‘Bur­glar bots’ will slip in the let­ter box

Irish Independent - - World News - Martin Evans

FOR many home­own­ers, the traditiona­l way to pro­tect against bur­glars has been to en­sure doors and win­dows are locked and per­haps leave a light on.

But such ges­tures might prove fu­tile in years to come af­ter sci­en­tists warned that the next gen­er­a­tion of home in­vaders could be ro­bots that are pro­grammed to gain en­try through cat flaps or let­ter boxes.

Us­ing Ar­ti­fi­cial In­tel­li­gence (AI), small ro­bots are be­ing de­vel­oped that could breach traditiona­l se­cu­rity safe­guards. De­liv­ered through small open­ings such as cat flaps, they could scan a per­son’s home in or­der to re­trieve keys that could then al­low a hu­man bur­glar to en­ter.

Al­ter­na­tively, sci­en­tists be­lieve more ad­vanced de­vices could use AI to search a prop­erty them­selves for valu­ables, or cash, us­ing cam­eras to scan and ac­cess dif­fer­ent rooms.

The ro­bots could also be used to de­ter­mine whether any­body is at home, re­lay­ing the in­for­ma­tion to a hu­man op­er­a­tor who could then break in if the coast is clear.

The fright­en­ing prospect is just one area in which sci­en­tists and po­lice be­lieve AI could be used by crim­i­nals to ex­ploit peo­ple in the fu­ture.

A study, pub­lished in ‘Crime Sci­ence’ by re­searchers at Lon­don’s UCL, iden­ti­fied a range of crim­i­nal op­por­tu­ni­ties that tech­no­log­i­cal ad­vances could cre­ate. While the use of so-called “bur­glar bots” is re­garded as a low-re­ward crime, sci­en­tists and po­lice are con­cerned about “deep­fake” videos and im­ages that could ex­ploit un­sus­pect­ing vic­tims.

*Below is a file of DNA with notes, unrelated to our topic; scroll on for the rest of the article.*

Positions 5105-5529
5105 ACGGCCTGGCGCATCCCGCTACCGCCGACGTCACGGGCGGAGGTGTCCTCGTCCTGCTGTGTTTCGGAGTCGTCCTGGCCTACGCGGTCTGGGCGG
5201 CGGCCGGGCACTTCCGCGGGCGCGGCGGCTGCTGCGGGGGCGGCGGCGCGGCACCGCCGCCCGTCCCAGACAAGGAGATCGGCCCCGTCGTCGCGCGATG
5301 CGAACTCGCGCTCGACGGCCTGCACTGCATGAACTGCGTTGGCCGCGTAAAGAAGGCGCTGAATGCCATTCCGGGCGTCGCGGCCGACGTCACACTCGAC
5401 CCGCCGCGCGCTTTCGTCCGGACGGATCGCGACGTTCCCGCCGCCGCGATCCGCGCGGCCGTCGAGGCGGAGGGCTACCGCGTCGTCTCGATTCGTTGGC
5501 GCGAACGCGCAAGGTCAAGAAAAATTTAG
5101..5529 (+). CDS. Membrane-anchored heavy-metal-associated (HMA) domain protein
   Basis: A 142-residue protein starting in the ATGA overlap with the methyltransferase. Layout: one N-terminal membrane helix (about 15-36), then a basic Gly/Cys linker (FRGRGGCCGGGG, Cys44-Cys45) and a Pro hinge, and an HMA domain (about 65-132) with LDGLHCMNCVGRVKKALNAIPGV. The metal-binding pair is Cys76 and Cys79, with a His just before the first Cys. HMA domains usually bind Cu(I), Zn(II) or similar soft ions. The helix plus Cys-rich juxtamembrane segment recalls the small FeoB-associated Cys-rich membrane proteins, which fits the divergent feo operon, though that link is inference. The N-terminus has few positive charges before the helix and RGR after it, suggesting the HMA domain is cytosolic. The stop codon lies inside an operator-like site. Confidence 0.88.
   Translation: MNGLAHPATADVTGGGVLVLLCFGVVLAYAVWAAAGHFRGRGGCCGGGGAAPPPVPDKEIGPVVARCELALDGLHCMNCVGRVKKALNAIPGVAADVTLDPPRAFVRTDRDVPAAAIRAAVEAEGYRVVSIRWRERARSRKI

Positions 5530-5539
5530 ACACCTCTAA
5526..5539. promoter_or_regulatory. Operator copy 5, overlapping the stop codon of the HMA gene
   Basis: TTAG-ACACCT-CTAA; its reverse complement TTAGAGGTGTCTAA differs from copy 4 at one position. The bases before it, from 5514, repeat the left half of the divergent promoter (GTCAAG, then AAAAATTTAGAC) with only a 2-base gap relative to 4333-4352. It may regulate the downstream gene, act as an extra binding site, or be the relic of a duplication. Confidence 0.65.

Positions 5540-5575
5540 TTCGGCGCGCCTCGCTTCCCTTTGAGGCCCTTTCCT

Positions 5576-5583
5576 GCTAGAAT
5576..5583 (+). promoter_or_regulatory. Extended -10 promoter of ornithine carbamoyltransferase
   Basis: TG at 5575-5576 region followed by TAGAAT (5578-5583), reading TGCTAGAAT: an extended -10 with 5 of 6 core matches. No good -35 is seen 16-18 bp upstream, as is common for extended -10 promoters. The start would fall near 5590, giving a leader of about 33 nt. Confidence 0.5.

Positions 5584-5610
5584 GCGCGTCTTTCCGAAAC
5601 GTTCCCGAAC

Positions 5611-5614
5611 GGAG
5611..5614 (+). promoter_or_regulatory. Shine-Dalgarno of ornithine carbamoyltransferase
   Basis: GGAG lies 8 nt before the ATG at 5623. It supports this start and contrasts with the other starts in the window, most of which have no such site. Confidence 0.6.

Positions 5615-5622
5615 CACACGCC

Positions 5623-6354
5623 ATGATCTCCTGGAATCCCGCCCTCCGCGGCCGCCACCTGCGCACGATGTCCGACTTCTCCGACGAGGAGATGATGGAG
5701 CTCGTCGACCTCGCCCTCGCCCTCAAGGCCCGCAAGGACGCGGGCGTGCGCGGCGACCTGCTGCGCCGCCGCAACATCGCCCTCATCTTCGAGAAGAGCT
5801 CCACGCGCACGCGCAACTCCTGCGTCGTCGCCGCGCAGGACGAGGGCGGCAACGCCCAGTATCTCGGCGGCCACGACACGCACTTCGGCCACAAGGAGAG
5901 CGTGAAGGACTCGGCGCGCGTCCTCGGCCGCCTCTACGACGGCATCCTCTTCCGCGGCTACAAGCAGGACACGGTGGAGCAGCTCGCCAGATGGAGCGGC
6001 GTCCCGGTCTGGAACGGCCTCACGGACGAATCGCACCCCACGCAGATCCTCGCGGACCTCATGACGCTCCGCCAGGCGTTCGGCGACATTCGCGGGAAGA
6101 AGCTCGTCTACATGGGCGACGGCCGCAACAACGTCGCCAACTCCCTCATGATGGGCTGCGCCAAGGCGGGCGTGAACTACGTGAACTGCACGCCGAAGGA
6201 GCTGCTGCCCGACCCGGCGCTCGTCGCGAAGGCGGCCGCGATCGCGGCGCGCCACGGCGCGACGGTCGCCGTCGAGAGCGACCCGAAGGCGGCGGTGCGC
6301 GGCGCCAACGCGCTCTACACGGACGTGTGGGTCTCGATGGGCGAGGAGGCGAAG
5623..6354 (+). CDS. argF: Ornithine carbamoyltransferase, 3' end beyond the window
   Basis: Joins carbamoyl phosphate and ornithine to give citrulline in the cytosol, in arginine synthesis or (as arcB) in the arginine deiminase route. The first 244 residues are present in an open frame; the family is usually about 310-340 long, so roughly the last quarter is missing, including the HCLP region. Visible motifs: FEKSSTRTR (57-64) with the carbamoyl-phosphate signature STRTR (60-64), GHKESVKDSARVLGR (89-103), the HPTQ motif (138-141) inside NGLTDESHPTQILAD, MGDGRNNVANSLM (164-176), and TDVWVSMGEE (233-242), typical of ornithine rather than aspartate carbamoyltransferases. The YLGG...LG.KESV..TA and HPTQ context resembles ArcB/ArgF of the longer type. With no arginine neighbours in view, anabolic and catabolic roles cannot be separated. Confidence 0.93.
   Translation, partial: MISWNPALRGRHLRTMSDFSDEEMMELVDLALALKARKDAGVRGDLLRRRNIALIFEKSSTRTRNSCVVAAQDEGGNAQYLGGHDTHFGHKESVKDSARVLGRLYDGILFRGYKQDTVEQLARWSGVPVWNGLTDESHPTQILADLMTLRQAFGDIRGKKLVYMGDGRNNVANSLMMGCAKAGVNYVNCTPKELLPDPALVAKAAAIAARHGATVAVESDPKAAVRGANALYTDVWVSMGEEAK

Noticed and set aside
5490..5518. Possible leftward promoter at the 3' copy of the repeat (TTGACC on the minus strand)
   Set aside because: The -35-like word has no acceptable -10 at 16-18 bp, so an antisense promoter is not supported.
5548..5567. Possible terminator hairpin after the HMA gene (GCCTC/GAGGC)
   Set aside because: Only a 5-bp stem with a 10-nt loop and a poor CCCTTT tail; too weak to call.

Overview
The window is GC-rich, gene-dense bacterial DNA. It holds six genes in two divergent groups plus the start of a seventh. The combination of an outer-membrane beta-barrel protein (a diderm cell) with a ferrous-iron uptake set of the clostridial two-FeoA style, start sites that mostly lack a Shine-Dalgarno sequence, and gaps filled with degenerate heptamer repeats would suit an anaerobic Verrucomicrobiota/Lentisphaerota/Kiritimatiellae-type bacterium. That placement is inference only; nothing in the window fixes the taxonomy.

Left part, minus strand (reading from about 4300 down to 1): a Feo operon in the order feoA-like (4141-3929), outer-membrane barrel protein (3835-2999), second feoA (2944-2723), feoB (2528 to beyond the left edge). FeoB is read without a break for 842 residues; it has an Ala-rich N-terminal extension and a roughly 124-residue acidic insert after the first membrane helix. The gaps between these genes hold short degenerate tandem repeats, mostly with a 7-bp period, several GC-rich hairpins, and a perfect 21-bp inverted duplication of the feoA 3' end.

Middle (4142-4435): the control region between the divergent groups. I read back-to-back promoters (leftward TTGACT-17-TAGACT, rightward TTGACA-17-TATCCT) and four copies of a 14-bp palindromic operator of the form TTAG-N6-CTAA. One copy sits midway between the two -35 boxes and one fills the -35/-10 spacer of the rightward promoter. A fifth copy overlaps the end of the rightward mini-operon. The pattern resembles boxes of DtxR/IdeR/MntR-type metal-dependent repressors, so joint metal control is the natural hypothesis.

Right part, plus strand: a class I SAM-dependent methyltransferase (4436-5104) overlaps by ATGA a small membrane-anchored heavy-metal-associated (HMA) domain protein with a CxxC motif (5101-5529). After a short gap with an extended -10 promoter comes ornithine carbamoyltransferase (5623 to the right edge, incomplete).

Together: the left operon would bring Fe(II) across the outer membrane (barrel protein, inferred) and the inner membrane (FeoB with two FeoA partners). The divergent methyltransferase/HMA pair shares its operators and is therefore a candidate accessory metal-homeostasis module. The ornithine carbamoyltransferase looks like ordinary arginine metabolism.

Us­ing so­phis­ti­cated soft­ware, crim­i­nals are able to gen­er­ate im­per­son­ations of peo­ple, which could be used to per­suade peo­ple to part with money or se­cure pass­words.

Po­lice fear un­scrupu­lous crim­i­nal gangs could gen­er­ate a video of some­one from ma­te­rial freely avail­able on­line and use it to per­suade their el­derly par­ents to send them money.

The re­searchers also high­lighted the po­ten­tial risks posed by the roll-out of driver­less cars, which they warned could be used by ex­trem­ists to carry out ter­ror at­tacks.

Pro­fes­sor Lewis Grif­fin, from UCL’s com­puter sci­ence depart­ment, the se­nior au­thor of the re­port, said: “As the ca­pa­bil­i­ties of AI-based tech­nolo­gies ex­pand, so too has their po­ten­tial for crim­i­nal ex­ploita­tion. To ad­e­quately pre­pare for pos­si­ble AI threats, we need to iden­tify what these threats might be, and how they may im­pact our lives.”

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